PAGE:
Payroll RTI Penalties Overview
The term RTI stands for Real-Time Information which aims to improve the Pay As You Earn (PAYE) information submission process. PAYE is the information regarding employee payroll that employers submit to HM Revenue & Customs (HMRC). The RTI system was designed in the interests of HMRC, employers, and employees. HMRC impose RTI penalties if the legislation is not being followed or if submission is not made on time or correctly
HMRC as per legislation confirmed that reporting RTI is compulsory for all employers who manage employee pay. This regime has been mandatory for most employers since April 5th 2013, while a few big employers joined in April 2012.
Related: If you have recently started operating as an Employer, you might want to read seven essential payroll tips to get you started correctly.
WHAT is RTI:
Under the RTI regime, employers are required to submit information to HMRC in real-time The new regime does not require the submission of certain old forms anymore like P14, P35, P45, P46, and P46 (pen).
Filing PAYE includes several electronic submissions that employers can make at different intervals. Employers can do that through payroll software or a payroll company. If the filing needs complex solutions, employers may outsource payroll to a competitive Payroll Accountant or Payroll bureau. The filings are:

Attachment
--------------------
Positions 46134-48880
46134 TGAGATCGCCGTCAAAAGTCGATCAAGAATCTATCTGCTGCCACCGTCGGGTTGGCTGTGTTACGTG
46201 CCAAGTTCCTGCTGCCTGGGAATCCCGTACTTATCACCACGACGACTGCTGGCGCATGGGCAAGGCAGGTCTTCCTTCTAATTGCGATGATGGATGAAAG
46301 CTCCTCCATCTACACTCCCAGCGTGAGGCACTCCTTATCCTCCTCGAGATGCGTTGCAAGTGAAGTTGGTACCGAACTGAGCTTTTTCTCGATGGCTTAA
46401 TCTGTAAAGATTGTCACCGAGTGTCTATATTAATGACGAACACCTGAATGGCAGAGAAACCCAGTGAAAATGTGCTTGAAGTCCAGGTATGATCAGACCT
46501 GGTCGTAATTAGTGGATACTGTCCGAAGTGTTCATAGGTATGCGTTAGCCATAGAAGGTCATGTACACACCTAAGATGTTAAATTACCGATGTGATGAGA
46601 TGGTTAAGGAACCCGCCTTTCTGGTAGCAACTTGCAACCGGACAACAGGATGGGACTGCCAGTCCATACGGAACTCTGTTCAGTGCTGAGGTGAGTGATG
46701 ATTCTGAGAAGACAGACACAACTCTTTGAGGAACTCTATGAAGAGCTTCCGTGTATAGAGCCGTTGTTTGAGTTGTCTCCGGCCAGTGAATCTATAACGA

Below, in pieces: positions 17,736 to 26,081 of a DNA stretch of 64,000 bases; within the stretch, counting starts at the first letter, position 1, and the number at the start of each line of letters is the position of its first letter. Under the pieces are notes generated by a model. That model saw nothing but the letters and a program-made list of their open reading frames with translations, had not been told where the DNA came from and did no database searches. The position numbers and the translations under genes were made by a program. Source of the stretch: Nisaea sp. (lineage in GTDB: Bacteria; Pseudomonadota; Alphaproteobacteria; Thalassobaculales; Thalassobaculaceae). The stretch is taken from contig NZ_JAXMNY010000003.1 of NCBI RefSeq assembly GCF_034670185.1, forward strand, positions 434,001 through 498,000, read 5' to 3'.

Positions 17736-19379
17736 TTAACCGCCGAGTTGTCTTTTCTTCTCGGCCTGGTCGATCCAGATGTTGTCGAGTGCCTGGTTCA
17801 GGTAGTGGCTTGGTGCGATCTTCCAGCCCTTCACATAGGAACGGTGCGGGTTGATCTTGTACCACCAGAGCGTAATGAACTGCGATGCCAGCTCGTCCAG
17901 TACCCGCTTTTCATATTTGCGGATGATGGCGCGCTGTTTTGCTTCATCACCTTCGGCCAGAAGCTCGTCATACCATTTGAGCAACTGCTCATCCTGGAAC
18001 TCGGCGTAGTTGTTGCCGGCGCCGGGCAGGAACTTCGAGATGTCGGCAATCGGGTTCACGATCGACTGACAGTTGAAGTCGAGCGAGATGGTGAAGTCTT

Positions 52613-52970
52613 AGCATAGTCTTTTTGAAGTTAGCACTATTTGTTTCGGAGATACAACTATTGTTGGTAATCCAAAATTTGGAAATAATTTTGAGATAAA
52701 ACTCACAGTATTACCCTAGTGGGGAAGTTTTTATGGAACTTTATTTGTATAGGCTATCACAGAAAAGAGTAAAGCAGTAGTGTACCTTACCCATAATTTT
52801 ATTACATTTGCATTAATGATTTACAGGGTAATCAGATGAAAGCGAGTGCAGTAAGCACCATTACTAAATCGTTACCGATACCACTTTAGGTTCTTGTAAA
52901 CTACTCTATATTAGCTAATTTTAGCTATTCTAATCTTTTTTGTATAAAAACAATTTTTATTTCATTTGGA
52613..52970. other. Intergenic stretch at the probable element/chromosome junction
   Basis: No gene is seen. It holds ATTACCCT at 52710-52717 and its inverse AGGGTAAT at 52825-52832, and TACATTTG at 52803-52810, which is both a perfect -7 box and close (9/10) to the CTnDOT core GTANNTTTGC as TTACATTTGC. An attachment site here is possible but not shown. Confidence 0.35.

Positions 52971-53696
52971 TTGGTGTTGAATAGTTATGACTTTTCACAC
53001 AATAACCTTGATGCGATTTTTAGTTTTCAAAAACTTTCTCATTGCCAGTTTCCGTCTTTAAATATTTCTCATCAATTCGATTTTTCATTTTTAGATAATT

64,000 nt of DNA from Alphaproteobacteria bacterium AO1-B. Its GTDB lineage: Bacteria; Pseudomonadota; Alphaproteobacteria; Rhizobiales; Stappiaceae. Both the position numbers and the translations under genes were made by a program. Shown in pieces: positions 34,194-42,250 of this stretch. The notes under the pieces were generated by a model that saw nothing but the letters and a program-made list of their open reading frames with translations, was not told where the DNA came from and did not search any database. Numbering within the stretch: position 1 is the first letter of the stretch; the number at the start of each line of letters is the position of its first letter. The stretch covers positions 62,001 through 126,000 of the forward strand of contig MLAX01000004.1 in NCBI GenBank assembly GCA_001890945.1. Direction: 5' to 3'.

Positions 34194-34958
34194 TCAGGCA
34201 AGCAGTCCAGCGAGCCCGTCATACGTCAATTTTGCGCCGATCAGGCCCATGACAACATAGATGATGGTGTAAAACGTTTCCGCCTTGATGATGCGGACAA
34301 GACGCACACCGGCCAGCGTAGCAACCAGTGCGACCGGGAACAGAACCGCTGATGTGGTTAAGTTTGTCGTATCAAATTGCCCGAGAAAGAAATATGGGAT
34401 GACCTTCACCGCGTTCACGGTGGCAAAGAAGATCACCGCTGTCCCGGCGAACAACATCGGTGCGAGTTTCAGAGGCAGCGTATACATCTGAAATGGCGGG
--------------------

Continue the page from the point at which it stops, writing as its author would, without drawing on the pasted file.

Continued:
A full payment submission (FPS)
FPS is made before or on the time when an employee gets paid. It includes all the details regarding employees, their pay and deduction. Employers are expected to submit an FPS before or on making payment to their employees.
However, if the employer has more information to send after April 5th, they can send it through the FPS by April 19th. After that, they can submit the information on EYU (Earlier Year Update). New employers get 30 days to submit their first FPS.
An earlier year update
An earlier year update is made to correct any errors or to make adjustments to the previously submitted information. The submission of payroll information through EYU follows the end of the tax year.
An employer payment summary
An employer payment summary, EPS is a monthly process to highlight any changes made to the payments to HMRC for SMP, SSP.
Nothing to report returns
HMRC expects submission even if no payments are made in the month. In case of no payment, the submission must be made by the 19th of following the end of the tax month.
Employee forms P60 and P11D
Employers are required to provide a P60 end of year summary and P11D to their employees by May 31st and July 6th respectively, following the end of the tax year.
Employers can use payroll software that HMRC has provided on a very basic fee for up to ten employees. However, most employers find it convenient to purchase their own RTI enabled payroll software to generate their returns. Employers in need of a reliable payroll accountant may outsource their payroll to an accountant or accountancy firm.
Tip: Our Payroll health check can help you identify key weaknesses in your payroll function.
Planning point: There are a few HMRC approved payroll software but make sure your software can perform earlier year updates before selecting it.
Video: RTI Penalties
What happens if you do not report payroll information on time? watch the video to get the answer.
As per HMRC, penalties apply if you submit your payments on the FPS after the payment date. Moreover, if you did not send all the FPS or did not send in an EPS as no employee is paid during the month